Senaator Durbin, who, as Majority Whip, ensures that the party votes as one on important issues in the Senate, was informed by his host, Commissioner Jerry B. Clarito, executive director of AFIRE, that there was a pending bill in the House of Representatives introduced by re-elected Rep. Jackie Speier (Dem.-Ca-12) that had generated 96 co-sponsors and died during the last Congress.
“This bill is something that we wanted to revive,” Clarito told Durbin, referring to the Filipino Veterans Fairness Act 2011 that would overturn the Rescission Act. It would grant full benefits to the Filipino veterans and authorize the U.S. VA. to pay the veterans if their names can be found in the U.S. Department of the Army or Philippine government sources.
When told by this reporter that the Obama Administration had recently declassified World War II military records, showing that the U.S. government owes 250,000 Filipino guerillas US$1-Billion, Durbin said, “This is the first time I heard about that.” He agreed to the suggestion of this reporter that the Obama Administration should make a decision on what to do with the declassified information.
Durbin also pledged to help with problem of Remy Cabagnot, widow of a Filipino veteran, who has been waiting for the Green cards of their children for the last 18 years.
It is very likely that the family reunification problems similar to Cabagnot would be incorporated in an omnibus Comprehensive Immigration Reform Bill that Durbin said he and five other senators, including Chuck Schumer (D-NY), Robert Menendez (D-New Jersey), John McCain (R-AZ) and Marco Rubio (R-FL), are “writing right now and I hope we can get it done.”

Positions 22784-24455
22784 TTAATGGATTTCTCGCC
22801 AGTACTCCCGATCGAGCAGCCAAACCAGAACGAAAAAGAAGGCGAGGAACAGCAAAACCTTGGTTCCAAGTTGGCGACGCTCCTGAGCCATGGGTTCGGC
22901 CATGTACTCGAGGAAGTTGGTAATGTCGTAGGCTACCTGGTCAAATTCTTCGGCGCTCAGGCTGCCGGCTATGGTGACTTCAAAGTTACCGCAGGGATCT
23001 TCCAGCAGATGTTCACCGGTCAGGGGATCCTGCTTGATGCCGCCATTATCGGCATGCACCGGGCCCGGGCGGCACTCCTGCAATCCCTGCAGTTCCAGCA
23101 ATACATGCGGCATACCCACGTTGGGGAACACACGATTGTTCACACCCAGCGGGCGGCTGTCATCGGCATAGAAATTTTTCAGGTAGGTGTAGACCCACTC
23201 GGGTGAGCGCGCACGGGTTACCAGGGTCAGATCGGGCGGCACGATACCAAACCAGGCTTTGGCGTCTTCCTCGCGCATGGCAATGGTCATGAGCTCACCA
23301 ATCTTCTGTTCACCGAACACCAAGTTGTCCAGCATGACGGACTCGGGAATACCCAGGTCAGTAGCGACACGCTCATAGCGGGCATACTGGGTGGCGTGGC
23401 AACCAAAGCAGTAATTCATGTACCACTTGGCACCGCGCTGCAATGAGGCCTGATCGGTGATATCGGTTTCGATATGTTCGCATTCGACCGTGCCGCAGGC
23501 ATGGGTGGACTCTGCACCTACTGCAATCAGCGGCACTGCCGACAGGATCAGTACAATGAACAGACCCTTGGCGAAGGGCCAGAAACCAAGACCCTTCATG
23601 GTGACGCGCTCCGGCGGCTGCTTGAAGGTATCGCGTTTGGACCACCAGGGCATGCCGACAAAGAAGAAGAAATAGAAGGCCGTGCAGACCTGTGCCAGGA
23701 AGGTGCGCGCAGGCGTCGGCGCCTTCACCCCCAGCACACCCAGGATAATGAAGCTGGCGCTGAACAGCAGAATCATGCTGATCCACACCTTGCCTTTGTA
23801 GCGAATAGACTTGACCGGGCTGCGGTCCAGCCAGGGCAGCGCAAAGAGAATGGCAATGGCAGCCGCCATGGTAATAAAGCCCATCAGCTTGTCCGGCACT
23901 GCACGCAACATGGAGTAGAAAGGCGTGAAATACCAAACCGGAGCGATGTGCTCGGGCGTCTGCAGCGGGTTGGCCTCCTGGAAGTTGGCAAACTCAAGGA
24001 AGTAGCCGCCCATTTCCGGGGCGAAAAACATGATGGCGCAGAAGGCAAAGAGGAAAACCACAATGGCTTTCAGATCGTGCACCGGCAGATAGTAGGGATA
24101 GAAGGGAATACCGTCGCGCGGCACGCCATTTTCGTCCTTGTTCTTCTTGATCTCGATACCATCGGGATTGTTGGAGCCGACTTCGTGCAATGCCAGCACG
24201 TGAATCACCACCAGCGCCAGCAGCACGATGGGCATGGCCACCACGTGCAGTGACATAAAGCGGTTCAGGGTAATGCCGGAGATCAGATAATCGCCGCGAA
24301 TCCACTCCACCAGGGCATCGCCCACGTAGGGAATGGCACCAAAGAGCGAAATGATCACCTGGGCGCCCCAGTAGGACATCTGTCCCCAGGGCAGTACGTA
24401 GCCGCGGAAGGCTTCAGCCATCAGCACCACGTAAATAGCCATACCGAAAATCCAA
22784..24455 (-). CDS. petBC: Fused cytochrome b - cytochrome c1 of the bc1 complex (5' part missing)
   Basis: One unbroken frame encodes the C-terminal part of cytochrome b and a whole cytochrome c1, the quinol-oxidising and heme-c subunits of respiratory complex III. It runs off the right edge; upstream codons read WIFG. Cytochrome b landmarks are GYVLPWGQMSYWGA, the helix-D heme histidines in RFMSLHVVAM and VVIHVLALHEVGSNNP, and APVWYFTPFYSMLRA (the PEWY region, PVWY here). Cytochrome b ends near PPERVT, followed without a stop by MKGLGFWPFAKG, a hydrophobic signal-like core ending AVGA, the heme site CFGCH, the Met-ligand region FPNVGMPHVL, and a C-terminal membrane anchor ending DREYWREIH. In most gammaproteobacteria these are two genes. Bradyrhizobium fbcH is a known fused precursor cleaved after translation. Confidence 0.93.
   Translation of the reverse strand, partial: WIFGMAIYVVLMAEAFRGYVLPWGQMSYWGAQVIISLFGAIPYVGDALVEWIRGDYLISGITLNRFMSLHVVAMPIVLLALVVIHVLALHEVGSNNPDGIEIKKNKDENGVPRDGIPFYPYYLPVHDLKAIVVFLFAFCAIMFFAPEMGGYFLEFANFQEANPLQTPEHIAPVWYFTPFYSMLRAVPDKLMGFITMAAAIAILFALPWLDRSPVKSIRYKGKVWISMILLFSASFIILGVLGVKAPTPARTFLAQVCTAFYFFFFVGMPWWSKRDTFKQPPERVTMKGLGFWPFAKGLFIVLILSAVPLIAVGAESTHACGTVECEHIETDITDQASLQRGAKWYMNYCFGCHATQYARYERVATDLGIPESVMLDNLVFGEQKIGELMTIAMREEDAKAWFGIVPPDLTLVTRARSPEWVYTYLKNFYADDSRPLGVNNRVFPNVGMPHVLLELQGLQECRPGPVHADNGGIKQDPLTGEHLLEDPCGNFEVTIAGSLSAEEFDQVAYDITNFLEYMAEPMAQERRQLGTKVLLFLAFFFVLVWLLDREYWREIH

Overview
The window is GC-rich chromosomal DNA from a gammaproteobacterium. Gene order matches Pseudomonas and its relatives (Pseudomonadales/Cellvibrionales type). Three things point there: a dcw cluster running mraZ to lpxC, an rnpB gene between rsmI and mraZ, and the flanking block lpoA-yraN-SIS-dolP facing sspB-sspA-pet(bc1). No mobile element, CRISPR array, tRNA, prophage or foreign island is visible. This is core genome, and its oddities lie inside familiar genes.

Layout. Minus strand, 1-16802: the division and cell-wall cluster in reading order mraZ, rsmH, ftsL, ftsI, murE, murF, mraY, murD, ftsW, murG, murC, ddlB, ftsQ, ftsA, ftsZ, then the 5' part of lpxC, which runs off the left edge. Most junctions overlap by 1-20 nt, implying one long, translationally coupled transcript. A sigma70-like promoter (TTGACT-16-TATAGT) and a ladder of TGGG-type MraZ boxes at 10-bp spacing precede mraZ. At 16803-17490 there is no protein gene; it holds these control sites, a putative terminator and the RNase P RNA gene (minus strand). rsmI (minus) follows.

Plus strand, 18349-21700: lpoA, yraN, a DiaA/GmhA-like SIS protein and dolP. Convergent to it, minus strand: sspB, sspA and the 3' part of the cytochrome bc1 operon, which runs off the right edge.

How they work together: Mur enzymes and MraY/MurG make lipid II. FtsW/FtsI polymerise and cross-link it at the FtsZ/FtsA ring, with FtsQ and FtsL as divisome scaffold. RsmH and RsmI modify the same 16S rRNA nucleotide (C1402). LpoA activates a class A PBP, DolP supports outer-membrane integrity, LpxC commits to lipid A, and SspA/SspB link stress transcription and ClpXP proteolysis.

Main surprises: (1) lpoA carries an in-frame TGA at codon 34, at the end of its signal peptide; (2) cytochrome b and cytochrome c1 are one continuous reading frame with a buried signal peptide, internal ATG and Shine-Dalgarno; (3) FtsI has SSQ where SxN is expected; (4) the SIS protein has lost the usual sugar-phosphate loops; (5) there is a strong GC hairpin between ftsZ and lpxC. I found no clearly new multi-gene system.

Durbin clarified that contrary to common belief, the idea of the DREAM Act did not start from the Latino community. He said it started 12 years go when a Korean student came to his office. The student was assisted by his Chicago Director, Clarisol A. Duque. “Maybe this year, we will be able to get the DREAM Act passed, so we can help many young people. President Obama is helping us. He is my co-sponsor.”
He said President Obama just last June signed on to the Deferred Action For Childhood Arrivals (DACA) that allows children brought in the U.S. illegally and meet several key guidelines and may request consideration of deferred action for a period of two years, subject to renewal, and would then be eligible for work authorization.
NEW IMMIGRATION POLICY
Durbin added also recently, President Obama approved the “final rule.” According to his staff, Cynthia Bajjalieh, this new immigration policy allows certain individuals to apply for a provisional unlawful presence waiver before they depart the United States to attend immigrant visa interviews in their countries of origin. At present, when these individuals leave the U.S., there is a ten-year bar for their return. On or after March 4, 2013, the family separation will be reduced.
Napoleon C. Sienes, Jr., president of Zamboanga del Norte Association of Illinois (ZAMNAI), asked the help of Durbin to let undocumented immigrants, who are gainfully employed and are paying their taxes, buy health insurance premium by issuing them a certain identification number other than Social Security or Individual Taxpayer Identification Number (ITIN). This is in the spirit of the recent concept of allowing undocumented immigrants in Illinois to be issued driver’s licenses under Senate Bill 957. Durbin referred him to some community health centers found in different states.